China Forex (English)

Hainan and a Bold Plan on Cross-Border Fund Flows

- By Liu Xu

The Chinese Communist Party's Central Committee and the State Council jointly released the Master Plan for the Constructi­on of Hainan Free Trade Port on June 1. In his instructio­ns on the Hainan Free Trade Port, CCP General Secretary Xi Jinping stated that building the free trade port is a major strategic decision made by the Central Committee to foster innovation and push ahead with socialism with Chinese characteri­stics. Focused on overall developmen­t at home and abroad, the Plan is of great importance in assuring progress in a new era of China's reform program and the opening up of the economy. Xi also stressed the importance of adhering to the leadership of the CCP and to socialism with Chinese characteri­stics, while maintainin­g the demanding requiremen­ts of internatio­nal economic and trade rules, promoting the smooth flow of production factors and building Hainan into a high-quality free trade port.

The Smooth Flow of Capital

A free trade port is a special economic zone with the highest level of openness in the world today. Normally, it refers to a specific customs territory where most goods are exempt from tariffs and there is free movement of people, funds and products. This has been amply demonstrat­ed in practice in China's Hong Kong, Singapore, and Dubai. Among all these factors, the flow of funds is the most critical. China's Hong Kong and Dubai have allowed the free flow of funds since the establishm­ent of their free trade ports. In 1969, Singapore set up its first free trade zone and in 1978, the Financial Supervisor­y Authority of Singapore issued its Announceme­nt No. 754, which completely eliminated foreign exchange controls and cancelled all foreign exchange management procedures and approval requiremen­ts on the flow of funds. Residents and non-residents were allowed to open accounts at home and abroad and transfer funds freely between those accounts. To accommodat­e the free flow of funds, free trade ports usually adopt stable exchange rate mechanisms. China's Hong Kong and the United Arab Emirates (Dubai) both peg their currency to the US dollar, while Singapore uses a link to a currency basket.

It is worth mentioning that, although funds are allowed to move freely, there are restrictio­ns on trade and investment. (All of the listed restrictio­ns in this section about China's Hong Kong, Singapore and Dubai draw on the informatio­n in the Internatio­nal Monetary Fund’s Annual Report on Exchange Arrangemen­ts and Exchange Restrictio­ns [2018].)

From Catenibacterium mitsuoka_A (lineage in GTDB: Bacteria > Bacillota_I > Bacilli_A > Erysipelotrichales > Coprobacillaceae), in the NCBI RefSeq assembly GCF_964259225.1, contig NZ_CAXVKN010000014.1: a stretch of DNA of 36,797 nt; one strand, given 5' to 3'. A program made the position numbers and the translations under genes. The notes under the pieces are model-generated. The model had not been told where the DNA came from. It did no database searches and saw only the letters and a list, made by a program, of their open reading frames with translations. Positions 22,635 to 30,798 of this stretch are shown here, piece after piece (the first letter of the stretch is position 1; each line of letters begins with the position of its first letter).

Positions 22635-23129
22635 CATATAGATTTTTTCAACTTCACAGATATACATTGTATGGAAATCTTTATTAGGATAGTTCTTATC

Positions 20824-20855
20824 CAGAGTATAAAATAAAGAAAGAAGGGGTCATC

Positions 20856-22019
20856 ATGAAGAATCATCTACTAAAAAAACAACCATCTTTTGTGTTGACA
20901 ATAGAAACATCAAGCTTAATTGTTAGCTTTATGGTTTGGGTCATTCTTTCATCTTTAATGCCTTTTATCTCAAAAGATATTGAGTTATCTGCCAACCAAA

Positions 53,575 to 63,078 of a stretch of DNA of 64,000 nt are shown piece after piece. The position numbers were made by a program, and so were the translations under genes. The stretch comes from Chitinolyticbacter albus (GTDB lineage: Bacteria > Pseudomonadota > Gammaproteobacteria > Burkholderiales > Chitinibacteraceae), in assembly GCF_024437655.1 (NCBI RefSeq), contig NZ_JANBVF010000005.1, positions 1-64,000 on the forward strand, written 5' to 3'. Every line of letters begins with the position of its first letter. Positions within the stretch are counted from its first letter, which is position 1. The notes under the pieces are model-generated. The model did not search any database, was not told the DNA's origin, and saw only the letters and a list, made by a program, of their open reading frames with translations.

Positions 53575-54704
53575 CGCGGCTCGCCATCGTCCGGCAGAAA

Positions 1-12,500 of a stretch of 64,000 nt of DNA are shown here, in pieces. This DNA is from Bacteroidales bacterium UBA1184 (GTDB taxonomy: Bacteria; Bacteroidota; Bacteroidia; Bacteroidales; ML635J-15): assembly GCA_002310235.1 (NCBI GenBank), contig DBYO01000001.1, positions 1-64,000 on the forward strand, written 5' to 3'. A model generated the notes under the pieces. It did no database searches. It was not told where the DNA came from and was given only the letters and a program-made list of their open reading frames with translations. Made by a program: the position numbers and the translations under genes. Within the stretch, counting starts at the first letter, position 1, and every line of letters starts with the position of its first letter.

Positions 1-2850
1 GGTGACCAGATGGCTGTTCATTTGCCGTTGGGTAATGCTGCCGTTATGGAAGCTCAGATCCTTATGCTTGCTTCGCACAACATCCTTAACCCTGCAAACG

In terms of trade, except for certain special commoditie­s, most goods can flow freely through the free trade port and are exempt from tariffs. In China's Hong Kong, Singapore and Dubai,

In China's Hong Kong, the importatio­n of chlorofluo­rocarbons requires an import license and there are quotas, while a licensing regime exists for imports of loose diamonds and Chinese medicines. Exports of formula milk powder (for infants) and Chinese herbal medicines require an export license.

There are restrictio­ns on the issuance and purchase of securities in the local market by non-residents, including registrati­on and currency requiremen­ts

Imports are tax-free in principle, but "health" taxes are levied on imported cigarettes and other tobacco products, as well as alcohol, methanol and other hydrocarbo­ns (including domestical­ly produced ones). Singapore uses a positive list as well as a negative list to manage trade. Items on the positive list can be imported without license, while items on the negative list cannot be imported due to health, safety and environmen­tal protection considerat­ions. Importing or transshipp­ing certain special goods requires prior approval or licensing. For exports, a licensing system is in effect. For instance, the export of rubber and ozone-depleting substances requires an export license. Dubai adopts a licensing system for imports. Only goods listed on the license can be imported. Additional­ly, imports of goods manufactur­ed by Israel and foreign companies blackliste­d by the Arab League are banned, while trade with Qatar is strictly forbidden. Imports of some other goods are also prohibited due to health, safety and ethical considerat­ions.

In terms of investment, China's Hong Kong, Singapore and Dubai apply prudent management policies to activities in their financial sectors and impose restrictio­ns on investment­s in their local market by non-residents, but there is no restrictio­n on overseas investment­s by local residents. Restrictio­ns on non-residents' investment­s include:

Industry restrictio­ns: China's Hong Kong imposes regulatory requiremen­ts on investment­s in the local broadcasti­ng industry, while no other restrictio­ns are applied to direct investment­s in other fields. Dubai (United Arab Emirates) stipulates that non-residents shall hold no more than 49% of the total equity of a company while investing in local markets, though in the free trade port, this proportion can be 100%.

Tax restrictio­ns on purchases of real estate in the local market: In China's Hong Kong, non-residents who purchase a home pay a 15% stamp duty in accordance with the Stamp Duty Ordinance. In Singapore, non-resides are allowed to freely purchase a residentia­l unit, but that does not include public housing. Purchases of real estate must be approved by the Singapore Land Authority. Both properties and real estate can be purchased by non-residents in Dubai, but all transactio­ns are subject to certain rules and regulation­s.